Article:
It’s for this reason that sanctification and Union to Christ is important, because God is orientating our Persons, to build character and conform to Christ’s image, which is to live in accordance to God’s design for us. By the time of our Glorification, we won’t be robots unable to choose but we’ll have fixed characters. And we’ll have an infinite amount of good choices and they’ll be good because they won’t be contrary to what we as glorified humans were designed for and thus won’t be against the will of God. Once you love God as you should, all your desires and options (what you can choose to do out of what you would want to do) will only be good. Hence why Augustine said “Love God and do what you want.”
The following then is a conversation I had with people on Facebook that further illustrate some of these principles at work.
J.I: As much talking as I’ve done about this, I’m just not gonna believe that sin was a part of God’s plan for creation. I’m not gonna sit here and believe that God planned man’s fall, planned the punishments that he gave to us all and planned for man to be separated from him. Nope, not happening. Adam and Eve chose to sin, that had nothing to do with God’s plan. God worked his plan out, despite what they did.
Me: Calvinism: Where God is so sovereign, he can’t choose to give people free will
Evil isn’t necessary, whether Adam or Eve sinned or not, God’s plan of the incarnation and Glorifying humanity would still be active. Same ending, different route.
God’s immutability doesn’t mean that this world is the only one possible. That implies that not only does God’s nature lay out the options God has, but it also determines which option God chooses. And since on this view, the nature not the person is the determiner of action, and the nature is eternally the way it is; then creation would have to be an eternal generation. For there could be no change in the nature that brought it that at one moment it wasn’t determining God to create, and the next moment it was.
Basically this position is:
State of nature determines choices taken.
State of nature is immutable and eternal.
Therefore the decision to act in creating is eternal and immutable.
Therefore Creation becomes eternal.
But if God did not create, it would mean a different state of nature.
Since state of nature determines choice.
This is impossible for God.
Therefore Creation is necessary.
Therefore Evil is necessary.
Calvinism tends then to make evil necessary by virtue of God’s immutable essence. Or by saying God had to decree evil for His Glory (thus making the Glory of God contingent on evil).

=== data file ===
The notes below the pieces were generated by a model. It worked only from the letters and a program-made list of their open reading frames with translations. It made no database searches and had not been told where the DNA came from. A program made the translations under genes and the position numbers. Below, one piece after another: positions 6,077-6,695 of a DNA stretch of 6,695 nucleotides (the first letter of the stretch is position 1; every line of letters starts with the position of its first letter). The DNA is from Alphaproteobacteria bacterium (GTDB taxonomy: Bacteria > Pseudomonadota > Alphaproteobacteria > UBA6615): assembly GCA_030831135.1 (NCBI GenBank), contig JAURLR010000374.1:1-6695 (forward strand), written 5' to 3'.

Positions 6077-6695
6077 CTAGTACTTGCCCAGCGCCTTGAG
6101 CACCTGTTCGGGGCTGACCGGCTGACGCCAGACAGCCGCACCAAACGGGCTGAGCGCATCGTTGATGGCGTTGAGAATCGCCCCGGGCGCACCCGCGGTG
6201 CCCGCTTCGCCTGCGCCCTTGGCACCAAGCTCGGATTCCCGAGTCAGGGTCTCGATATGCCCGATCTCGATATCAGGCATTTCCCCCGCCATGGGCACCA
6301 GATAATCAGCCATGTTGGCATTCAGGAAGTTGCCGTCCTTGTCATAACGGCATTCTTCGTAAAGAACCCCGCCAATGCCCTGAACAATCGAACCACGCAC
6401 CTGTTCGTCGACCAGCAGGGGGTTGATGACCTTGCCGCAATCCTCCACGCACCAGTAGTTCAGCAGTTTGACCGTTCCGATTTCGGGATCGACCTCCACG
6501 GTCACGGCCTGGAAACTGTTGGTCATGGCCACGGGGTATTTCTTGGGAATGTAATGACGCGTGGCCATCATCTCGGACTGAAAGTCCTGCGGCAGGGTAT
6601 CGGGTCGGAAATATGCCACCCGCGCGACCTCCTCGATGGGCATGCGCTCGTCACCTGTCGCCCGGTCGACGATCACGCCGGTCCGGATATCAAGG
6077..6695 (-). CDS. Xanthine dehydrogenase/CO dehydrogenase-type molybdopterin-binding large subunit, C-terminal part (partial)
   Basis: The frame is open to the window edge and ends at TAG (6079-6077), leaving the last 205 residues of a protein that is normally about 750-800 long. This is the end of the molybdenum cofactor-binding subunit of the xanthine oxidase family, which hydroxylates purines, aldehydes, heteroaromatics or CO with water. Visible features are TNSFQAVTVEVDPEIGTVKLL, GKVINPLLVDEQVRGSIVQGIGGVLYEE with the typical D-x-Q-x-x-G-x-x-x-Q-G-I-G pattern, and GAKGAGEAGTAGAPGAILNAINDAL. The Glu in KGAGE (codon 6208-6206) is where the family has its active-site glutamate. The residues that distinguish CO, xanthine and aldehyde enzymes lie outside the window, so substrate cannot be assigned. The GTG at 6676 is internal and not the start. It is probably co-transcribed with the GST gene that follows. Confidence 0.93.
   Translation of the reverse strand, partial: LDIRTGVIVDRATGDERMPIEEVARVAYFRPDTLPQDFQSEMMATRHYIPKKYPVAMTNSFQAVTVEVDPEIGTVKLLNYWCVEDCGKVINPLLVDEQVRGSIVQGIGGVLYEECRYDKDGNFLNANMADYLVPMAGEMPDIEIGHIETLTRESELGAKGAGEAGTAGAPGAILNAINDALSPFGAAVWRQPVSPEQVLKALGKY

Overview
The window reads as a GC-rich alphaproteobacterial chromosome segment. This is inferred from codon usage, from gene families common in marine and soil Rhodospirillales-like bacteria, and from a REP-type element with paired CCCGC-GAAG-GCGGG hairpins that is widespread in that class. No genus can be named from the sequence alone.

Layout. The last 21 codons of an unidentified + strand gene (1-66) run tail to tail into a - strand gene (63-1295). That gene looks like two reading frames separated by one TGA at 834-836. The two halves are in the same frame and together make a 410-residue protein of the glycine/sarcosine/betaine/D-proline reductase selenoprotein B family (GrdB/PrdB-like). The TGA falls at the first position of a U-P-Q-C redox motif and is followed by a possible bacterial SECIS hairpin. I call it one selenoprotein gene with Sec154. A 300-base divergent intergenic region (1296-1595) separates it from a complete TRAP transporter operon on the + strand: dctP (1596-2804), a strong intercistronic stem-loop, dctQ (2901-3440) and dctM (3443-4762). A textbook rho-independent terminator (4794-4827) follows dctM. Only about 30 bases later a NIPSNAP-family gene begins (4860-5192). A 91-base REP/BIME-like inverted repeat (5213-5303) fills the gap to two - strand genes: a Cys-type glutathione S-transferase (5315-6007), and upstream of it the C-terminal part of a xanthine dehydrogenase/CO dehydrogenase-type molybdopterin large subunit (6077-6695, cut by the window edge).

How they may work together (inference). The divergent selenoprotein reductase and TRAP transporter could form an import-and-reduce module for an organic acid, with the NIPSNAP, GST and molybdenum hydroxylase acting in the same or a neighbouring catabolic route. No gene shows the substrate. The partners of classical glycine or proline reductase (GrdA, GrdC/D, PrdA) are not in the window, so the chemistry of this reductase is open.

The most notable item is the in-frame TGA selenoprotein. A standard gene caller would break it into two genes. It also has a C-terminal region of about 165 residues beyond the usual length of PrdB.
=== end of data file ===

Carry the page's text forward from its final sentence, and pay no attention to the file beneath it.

As Trinitarians it is important to make the distinction between nature and person. Libertarian free will doesn’t mean that people act outside their nature, it simply means that the nature may qualify or circumscribe the possible options, but it is the *Agent* that ultimately decides which option to take.
Thus God was truly free to create or not create.
This is the same problem that Arius had. For him nature = person. And God for him was absolutely simple (one essence with no distinctions or parts). So this simple essence had to be the Father. And because there could be no distinction or change in the essence, God’s will and essence are the same. And if His essence is immutable then so is His will.
Now here comes the problem. There can therefore be no distinction between God’s will to beget the Son and God’s will to create. Neither is there a distinction between begetting and creating, thus making the Son a creature. Neither could it mean that the Son is of one essence with the Father, because that would make them the same person. Since essence equals person. So either:
a) Creation and the Son are both necessary and eternal.
b) Creation and the Son are both contingent.
Arius simply chose the latter.
The same dilemma which Arius had by collapsing nature and person (this notion of person was a radical innovation of Christianity). Is the same dilemma one has if they make nature to be the determiner of choice, given God’s nature is immutably how it is.
Jane: Are you saying God isn’t sovereign over all? Isn’t it yes or no?
Me: God is sovereign/in control. His purposes will come to pass. Our choices will say whether or not the outcome will be pleasant for us when they do.
Me: [responding to a different comment]: J.I, you said –
//Garry, Yes, and Yes. But the difference is, Adam was a grown man. What I’m having a hard time grasping is, what’s the point in creating something, when you know that it will turn against you? And here’s something else: Death wasn’t a part of God’s original creation. There was supposed to be no death. Death is the result of Adam’s sin. So how can the fall of man be a part of God’s plan, but the consequence of it, death, not be?//
I think you may find the following article helpful as it deals along side your issue: